A mesmerising translation from the Italian – ‘Silk’ by Alessandro Baricco, translated by Ann Goldstein. The story of a 19th century French silk worm dealer who travels repeatedly to Japan to secure the supplies of silk worm eggs needed by the silk industry in his village – because many of the European silk worms are diseased.
The fairy tale style of writing is deceptive: the novel becomes highly erotic as it progresses. The depiction of the hero’s long journeys to and fro, and the sense of alienation when he is in the East – as well as the unattainability of the mysterious concubine – give this story a rich texture. The yearning and nostalgia are still with me, a week after I finished reading it.
It’s so important to me to bring the natural world into my writing – but so difficult to put into words what I see. I take photos all the time while I’m out walking the dog, or when we’re away on holiday (eg the pic of the blue sea along the Croatian coast, on my home page!). Then the challenge is to find the words to convey the beauty. How shall I describe the delicacy of the frost on the grass in Bushy Park? I practise and practise…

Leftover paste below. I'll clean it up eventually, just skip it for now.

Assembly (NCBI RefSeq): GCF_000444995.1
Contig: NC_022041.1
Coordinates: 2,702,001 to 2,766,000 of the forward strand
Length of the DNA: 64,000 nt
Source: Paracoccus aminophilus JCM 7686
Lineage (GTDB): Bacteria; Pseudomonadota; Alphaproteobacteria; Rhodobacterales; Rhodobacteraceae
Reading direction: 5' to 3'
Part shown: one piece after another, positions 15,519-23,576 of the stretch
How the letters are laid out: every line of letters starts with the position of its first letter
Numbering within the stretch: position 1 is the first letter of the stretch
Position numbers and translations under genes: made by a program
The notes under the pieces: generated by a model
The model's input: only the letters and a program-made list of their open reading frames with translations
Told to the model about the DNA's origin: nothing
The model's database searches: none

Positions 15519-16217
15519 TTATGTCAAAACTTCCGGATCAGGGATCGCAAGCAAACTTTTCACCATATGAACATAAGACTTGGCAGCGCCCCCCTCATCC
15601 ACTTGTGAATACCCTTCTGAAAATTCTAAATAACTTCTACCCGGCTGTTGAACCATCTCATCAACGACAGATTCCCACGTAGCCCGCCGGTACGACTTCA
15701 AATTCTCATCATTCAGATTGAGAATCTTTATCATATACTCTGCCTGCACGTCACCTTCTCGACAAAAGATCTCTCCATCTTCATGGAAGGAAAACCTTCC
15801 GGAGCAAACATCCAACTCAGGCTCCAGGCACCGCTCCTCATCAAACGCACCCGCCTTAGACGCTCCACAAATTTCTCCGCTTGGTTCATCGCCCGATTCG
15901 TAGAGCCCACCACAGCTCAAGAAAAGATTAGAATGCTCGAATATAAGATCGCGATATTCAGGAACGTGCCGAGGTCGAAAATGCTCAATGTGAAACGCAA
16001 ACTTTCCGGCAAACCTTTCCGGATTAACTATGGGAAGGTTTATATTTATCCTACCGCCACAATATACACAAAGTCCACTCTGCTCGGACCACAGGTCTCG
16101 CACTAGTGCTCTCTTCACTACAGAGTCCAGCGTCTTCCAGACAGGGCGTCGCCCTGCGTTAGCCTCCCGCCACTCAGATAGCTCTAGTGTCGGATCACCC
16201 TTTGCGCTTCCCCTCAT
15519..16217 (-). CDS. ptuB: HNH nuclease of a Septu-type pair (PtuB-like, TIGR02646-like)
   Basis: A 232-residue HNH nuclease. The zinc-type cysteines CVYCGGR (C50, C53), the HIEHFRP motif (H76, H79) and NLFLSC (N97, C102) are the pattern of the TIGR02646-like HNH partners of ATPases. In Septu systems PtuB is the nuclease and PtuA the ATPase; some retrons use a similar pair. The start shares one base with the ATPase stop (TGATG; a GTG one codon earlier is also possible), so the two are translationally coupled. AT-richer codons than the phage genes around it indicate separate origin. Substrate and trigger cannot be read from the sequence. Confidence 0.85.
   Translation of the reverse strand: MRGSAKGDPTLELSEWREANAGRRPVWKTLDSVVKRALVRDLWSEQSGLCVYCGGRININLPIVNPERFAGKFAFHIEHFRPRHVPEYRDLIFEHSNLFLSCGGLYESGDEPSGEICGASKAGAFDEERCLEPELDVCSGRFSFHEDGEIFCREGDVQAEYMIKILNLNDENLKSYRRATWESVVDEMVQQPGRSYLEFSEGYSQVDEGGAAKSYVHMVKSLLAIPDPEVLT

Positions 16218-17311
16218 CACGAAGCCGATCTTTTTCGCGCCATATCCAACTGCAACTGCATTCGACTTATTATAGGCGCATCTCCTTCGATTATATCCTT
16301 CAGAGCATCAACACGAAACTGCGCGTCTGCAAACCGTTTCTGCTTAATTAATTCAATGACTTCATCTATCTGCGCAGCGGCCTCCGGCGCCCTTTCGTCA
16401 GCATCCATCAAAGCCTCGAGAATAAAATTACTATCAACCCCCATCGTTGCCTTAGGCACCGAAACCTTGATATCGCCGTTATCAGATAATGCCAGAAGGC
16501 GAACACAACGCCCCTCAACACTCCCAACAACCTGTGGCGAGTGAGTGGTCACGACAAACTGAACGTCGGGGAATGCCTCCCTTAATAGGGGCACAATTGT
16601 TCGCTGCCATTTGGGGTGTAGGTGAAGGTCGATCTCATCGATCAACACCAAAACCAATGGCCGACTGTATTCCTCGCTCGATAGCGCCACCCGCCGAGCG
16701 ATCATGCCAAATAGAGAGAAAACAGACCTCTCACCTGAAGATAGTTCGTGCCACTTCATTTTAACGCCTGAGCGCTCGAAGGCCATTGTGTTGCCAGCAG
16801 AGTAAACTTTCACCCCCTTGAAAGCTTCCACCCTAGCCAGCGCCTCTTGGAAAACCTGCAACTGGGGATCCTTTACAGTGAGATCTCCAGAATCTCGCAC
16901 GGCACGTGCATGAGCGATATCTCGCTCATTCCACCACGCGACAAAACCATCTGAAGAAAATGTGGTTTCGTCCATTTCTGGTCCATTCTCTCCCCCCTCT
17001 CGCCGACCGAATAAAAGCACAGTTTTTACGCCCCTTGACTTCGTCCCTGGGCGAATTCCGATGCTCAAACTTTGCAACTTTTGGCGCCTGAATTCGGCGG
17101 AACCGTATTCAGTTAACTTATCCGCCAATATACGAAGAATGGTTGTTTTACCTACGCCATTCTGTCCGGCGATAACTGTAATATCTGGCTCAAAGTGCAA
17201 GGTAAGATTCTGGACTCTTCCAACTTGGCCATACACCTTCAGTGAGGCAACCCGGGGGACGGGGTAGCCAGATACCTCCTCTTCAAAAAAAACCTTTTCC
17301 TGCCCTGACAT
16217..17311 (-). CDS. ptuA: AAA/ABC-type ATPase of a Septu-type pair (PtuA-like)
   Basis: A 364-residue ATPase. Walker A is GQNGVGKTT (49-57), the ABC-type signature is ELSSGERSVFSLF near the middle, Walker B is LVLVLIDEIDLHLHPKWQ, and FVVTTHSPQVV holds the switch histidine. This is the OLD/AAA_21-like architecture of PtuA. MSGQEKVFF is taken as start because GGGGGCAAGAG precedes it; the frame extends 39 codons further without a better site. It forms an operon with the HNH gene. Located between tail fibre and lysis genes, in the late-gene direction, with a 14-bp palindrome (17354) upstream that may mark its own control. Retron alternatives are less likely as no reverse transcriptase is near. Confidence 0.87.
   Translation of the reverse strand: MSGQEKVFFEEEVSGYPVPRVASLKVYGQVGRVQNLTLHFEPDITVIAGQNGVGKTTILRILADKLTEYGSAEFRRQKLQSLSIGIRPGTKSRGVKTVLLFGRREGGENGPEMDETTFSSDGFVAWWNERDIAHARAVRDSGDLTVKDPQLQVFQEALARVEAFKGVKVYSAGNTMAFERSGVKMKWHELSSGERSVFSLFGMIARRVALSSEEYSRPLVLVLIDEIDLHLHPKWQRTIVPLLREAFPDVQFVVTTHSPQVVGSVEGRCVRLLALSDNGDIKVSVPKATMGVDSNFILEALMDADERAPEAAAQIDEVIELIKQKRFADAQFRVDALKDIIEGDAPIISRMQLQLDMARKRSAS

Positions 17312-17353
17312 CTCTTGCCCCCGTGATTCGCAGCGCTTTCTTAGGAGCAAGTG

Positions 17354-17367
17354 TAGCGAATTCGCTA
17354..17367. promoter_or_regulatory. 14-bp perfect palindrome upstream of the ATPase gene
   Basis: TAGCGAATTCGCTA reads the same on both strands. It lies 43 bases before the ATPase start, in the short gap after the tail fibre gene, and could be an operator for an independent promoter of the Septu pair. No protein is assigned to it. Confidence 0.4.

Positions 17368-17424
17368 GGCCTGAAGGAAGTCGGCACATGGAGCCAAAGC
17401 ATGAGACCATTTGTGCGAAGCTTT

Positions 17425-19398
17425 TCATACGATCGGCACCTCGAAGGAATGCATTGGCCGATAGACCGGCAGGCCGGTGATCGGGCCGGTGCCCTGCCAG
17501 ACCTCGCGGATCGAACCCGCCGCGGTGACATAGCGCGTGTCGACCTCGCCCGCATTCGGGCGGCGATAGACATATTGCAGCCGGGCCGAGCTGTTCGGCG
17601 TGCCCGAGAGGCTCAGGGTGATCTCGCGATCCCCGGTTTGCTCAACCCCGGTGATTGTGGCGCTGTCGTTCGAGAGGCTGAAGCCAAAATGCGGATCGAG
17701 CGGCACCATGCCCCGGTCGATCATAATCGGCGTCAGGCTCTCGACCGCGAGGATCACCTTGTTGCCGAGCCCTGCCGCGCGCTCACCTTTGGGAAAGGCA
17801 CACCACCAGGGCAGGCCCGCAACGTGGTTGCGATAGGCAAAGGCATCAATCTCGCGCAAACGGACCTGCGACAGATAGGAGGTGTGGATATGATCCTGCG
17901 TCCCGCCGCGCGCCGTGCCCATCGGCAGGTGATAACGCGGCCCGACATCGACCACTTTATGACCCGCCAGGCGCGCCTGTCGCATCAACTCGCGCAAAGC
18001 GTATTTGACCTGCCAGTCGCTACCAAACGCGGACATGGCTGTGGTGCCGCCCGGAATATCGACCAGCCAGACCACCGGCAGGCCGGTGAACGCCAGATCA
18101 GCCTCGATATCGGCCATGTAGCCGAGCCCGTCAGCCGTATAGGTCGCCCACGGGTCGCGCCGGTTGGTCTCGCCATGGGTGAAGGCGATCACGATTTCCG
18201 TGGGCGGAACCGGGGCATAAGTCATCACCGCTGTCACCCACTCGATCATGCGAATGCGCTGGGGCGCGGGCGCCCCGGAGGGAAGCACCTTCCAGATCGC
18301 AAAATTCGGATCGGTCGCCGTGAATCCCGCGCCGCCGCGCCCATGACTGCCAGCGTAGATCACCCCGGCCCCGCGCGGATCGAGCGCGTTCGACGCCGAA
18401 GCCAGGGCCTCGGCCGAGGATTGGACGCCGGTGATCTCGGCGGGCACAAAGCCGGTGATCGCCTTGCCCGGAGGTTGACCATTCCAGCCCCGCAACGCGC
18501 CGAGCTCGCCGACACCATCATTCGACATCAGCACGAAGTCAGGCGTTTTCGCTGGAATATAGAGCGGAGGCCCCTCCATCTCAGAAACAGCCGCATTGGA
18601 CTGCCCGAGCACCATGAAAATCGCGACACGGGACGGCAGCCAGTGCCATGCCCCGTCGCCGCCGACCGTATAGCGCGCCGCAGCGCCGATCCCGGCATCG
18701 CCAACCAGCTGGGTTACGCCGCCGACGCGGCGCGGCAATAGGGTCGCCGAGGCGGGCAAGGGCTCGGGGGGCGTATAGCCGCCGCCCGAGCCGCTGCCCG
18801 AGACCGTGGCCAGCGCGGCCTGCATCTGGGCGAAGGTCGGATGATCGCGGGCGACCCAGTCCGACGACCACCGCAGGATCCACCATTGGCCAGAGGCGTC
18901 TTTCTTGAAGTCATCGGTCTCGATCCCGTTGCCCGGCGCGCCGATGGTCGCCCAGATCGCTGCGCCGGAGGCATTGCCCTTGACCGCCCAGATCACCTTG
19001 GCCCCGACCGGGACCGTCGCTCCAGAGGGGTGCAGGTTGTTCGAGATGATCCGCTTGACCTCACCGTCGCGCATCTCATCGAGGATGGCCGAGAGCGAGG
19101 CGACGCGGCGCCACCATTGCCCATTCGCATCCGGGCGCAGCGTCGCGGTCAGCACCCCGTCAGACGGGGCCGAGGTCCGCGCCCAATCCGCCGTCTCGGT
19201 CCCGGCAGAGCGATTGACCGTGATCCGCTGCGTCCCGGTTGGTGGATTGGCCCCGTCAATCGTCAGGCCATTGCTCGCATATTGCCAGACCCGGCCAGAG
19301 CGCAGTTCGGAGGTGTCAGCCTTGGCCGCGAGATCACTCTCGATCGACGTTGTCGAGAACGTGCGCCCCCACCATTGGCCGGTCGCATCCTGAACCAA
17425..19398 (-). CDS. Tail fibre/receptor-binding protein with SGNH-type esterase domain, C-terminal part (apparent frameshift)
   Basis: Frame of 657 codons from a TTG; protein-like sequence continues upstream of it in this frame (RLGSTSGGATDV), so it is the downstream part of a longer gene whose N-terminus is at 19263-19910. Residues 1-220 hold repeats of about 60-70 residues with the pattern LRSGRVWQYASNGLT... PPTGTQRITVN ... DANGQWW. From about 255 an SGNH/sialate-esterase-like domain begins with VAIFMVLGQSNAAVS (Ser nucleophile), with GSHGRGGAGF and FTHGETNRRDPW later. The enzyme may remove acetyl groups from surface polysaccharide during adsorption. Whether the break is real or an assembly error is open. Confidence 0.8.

I came across the Sicilian writer Leonardo Sciascia last year. His volume of novellas, ‘Sicilian Uncles’ is a highly illuminating picture of Sicilian life before, during and after World War II. Then there are his detective stories: most recently I’ve read ‘To Each His Own’. The tone is richly ironic, and the depiction of the cynicism and corruption in Sicilian – and Italian – society is entertaining, if tragic. Continue reading
Simone and I have been ‘writing friends’ – and good friends – since we met on our Open University writing course.
Follow the link below to rkvry literary magazine which has recently published Simone’s short story ‘The Sequined Shawl’.
I interviewed Simone for rkvry’s blog, and the interview is now up on the website.
A clear sky, even for a few minutes, makes such a difference.
The 7th issue – Journey edition – is out soon, and they are going into print for the first time.
Look at a preview of the magazine on issuu.com, or at WTD’s website, where you can also order a copy. It’s available at Amazon for Kindle, too.
I’m looking forward to seeing ‘Counting Chevrons’ in print!